Beetham residents protest water crisis, ammonia stench

The content originally appeared on: Trinidad and Tobago Newsday

Gallons of precious water goes to waste near the priority bus route in the Beetham Gardens on June 25. Residents told Newsday they reported the leak from one of WASA’s main water pipelines to the authority but it had not been repaired as of yesterday evening. – Photo by Faith Ayoung

BEETHAM residents are raising alarms over an ammonia stench that has left many feeling ill.

The problem began on June 21 when employees at the Coconut Growers Association (CGA) in Laventille identified a chemical leak coming from company’s refrigeration system.

Eight employees were hospitalised as a result.

CGA, Success Laventille RC School and other businesses were forced to close early.

The leak and subsequent response caused bumper-to-bumper traffic along the Priority Bus Route and Beetham Highway as fire officers and police shut down the immediate area.

Speaking with Newsday on June 25, one resident who preferred to remain anonymous said the stench is making the community feel unwell.

Compounding their distress, Beetham Gardens has also been dealing with ongoing water and sewage issues for months.

A closer look at the leaking WASA water main. – Faith Ayoung

Last month residents held a peaceful demonstration to highlight the ongoing issue of sewer lines leaking and overflowing onto the roads and into people’s homes.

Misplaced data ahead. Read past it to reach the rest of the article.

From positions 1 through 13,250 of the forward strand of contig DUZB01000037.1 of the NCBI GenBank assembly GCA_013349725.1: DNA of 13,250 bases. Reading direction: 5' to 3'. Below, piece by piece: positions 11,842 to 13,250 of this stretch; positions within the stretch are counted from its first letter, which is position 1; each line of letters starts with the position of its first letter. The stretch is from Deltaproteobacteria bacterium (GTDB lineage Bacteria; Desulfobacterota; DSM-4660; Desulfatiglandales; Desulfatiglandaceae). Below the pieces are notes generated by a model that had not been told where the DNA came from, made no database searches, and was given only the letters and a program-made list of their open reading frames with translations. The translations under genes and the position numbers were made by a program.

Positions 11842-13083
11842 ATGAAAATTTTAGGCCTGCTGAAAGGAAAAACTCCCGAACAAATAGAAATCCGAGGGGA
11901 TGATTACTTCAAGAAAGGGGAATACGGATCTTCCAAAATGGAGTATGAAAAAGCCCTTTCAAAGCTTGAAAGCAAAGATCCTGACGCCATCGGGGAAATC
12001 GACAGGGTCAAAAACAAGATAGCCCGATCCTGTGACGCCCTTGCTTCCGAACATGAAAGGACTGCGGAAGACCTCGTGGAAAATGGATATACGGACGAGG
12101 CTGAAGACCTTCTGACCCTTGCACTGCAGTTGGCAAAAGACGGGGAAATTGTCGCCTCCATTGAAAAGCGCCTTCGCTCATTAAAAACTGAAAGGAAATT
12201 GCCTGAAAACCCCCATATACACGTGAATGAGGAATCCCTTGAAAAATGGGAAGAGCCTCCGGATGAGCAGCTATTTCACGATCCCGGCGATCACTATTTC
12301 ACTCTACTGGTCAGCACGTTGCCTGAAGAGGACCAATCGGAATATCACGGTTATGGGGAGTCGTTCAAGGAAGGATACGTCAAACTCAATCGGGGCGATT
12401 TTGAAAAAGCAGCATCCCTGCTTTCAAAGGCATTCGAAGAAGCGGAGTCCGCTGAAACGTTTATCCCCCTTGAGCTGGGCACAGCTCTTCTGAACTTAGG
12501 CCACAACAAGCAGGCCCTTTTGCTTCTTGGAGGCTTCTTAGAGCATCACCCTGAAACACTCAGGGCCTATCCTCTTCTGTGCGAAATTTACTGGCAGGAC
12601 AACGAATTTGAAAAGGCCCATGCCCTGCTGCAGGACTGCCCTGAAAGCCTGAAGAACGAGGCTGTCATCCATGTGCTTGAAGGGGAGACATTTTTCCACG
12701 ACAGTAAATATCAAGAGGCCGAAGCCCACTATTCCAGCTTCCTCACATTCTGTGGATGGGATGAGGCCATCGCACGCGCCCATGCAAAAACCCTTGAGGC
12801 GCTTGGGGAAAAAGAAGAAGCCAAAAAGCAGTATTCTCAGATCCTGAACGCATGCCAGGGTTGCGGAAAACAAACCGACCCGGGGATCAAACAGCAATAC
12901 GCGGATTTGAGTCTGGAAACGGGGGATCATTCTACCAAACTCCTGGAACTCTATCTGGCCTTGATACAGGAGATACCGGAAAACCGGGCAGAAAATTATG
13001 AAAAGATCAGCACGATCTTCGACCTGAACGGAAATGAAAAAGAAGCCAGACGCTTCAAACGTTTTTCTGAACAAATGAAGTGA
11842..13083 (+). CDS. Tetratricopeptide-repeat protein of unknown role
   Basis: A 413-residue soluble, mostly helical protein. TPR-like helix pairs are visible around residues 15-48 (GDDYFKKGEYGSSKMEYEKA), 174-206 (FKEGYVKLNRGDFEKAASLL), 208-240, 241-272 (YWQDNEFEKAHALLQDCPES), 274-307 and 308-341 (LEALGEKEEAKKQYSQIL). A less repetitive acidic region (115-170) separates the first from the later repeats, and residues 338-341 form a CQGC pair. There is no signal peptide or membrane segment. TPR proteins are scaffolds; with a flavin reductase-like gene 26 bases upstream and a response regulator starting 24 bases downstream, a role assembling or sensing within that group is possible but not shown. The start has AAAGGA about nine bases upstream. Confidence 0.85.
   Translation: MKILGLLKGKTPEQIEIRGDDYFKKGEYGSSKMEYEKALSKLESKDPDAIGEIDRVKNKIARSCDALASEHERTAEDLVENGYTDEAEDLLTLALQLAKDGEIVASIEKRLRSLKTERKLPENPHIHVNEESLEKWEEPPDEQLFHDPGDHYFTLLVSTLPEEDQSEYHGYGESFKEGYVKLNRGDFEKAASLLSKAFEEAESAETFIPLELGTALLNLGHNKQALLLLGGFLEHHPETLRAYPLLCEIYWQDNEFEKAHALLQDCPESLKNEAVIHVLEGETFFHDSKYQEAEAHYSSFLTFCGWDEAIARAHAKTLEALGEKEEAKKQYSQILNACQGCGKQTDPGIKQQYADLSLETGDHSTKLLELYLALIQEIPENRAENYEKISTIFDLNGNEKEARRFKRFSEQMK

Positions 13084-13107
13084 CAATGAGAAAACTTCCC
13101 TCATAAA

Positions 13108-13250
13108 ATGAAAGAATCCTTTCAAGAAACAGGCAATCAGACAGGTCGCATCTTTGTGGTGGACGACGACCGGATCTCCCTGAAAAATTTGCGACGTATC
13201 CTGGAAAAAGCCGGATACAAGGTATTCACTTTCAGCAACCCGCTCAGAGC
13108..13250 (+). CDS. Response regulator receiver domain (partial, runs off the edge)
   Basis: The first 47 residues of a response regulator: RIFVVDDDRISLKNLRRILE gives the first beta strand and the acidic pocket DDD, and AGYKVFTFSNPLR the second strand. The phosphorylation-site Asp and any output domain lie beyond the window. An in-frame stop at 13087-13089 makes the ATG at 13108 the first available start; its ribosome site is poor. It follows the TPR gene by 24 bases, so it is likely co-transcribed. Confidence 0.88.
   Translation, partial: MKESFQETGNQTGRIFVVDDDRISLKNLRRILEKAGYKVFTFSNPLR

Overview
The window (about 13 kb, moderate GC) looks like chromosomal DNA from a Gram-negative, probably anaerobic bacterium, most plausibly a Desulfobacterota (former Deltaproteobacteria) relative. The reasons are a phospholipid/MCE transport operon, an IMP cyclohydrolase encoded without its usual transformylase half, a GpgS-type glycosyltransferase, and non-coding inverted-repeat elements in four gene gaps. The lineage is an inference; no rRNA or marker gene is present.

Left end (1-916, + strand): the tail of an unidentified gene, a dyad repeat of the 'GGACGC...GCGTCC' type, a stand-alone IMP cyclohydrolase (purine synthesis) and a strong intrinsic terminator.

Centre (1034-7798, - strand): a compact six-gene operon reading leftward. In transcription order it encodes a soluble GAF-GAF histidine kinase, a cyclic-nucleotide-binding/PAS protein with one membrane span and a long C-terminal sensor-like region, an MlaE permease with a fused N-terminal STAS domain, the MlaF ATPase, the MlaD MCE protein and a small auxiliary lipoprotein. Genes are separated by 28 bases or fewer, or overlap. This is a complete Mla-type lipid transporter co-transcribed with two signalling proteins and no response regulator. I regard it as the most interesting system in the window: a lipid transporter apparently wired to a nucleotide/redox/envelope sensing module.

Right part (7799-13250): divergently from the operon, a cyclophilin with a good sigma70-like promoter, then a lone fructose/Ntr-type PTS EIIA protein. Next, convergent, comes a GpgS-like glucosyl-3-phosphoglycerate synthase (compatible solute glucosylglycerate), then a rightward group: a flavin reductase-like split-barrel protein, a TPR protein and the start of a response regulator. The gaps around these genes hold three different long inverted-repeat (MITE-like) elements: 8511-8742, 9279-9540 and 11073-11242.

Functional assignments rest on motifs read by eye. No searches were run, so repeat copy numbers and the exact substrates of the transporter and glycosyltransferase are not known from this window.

Meanwhile, two significant leaks in the Hollis 24-inch water main have left many homes without a reliable water supply.

“We are unable to get water to our houses and WASA trucks just drive by on the bus route, see the leak and do nothing about it,” one disgruntled resident said.

Residents says calls to the local councillor and member of Parliament have gone unanswered, adding to their frustration.

“We have to rely on a nearby standpipe and carry water by hand to provide for our families.

“When water does come through the pipes, it’s brown,” another resident shared.

Residents say children in the community have fallen ill from drinking the contaminated water and developed sores from bathing with it.

When Newsday contacted WASA on June 25, representatives responded saying they were previously unaware of the leaks but promised to address the issue.